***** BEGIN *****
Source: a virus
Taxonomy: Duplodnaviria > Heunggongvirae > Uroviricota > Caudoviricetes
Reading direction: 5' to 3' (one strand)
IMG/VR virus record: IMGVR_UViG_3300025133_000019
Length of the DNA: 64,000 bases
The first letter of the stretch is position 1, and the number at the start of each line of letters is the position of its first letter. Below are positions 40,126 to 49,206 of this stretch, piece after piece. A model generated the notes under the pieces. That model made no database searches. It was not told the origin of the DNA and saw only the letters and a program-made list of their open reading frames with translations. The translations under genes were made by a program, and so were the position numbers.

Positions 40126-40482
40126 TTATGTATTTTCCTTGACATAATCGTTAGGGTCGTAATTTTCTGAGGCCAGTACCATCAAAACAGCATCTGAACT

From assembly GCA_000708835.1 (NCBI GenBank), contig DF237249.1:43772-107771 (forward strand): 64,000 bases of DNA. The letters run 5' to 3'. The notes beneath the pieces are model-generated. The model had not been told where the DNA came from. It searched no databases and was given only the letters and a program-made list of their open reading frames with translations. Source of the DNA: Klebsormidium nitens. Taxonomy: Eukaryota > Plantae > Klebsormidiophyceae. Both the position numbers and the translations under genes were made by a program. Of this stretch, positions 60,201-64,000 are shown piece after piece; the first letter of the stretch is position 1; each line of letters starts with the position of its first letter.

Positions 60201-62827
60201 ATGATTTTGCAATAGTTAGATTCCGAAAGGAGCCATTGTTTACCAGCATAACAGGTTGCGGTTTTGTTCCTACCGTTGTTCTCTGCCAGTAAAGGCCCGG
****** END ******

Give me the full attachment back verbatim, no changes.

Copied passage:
Source: a virus
Taxonomy: Duplodnaviria > Heunggongvirae > Uroviricota > Caudoviricetes
Reading direction: 5' to 3' (one strand)
IMG/VR virus record: IMGVR_UViG_3300025133_000019
Length of the DNA: 64,000 bases
The first letter of the stretch is position 1, and the number at the start of each line of letters is the position of its first letter. Below are positions 40,126 to 49,206 of this stretch, piece after piece. A model generated the notes under the pieces. That model made no database searches. It was not told the origin of the DNA and saw only the letters and a program-made list of their open reading frames with translations. The translations under genes were made by a program, and so were the position numbers.

Positions 40126-40482
40126 TTATGTATTTTCCTTGACATAATCGTTAGGGTCGTAATTTTCTGAGGCCAGTACCATCAAAACAGCATCTGAACT

From assembly GCA_000708835.1 (NCBI GenBank), contig DF237249.1:43772-107771 (forward strand): 64,000 bases of DNA. The letters run 5' to 3'. The notes beneath the pieces are model-generated. The model had not been told where the DNA came from. It searched no databases and was given only the letters and a program-made list of their open reading frames with translations. Source of the DNA: Klebsormidium nitens. Taxonomy: Eukaryota > Plantae > Klebsormidiophyceae. Both the position numbers and the translations under genes were made by a program. Of this stretch, positions 60,201-64,000 are shown piece after piece; the first letter of the stretch is position 1; each line of letters starts with the position of its first letter.

Positions 60201-62827
60201 ATGATTTTGCAATAGTTAGATTCCGAAAGGAGCCATTGTTTACCAGCATAACAGGTTGCGGTTTTGTTCCTACCGTTGTTCTCTGCCAGTAAAGGCCCGG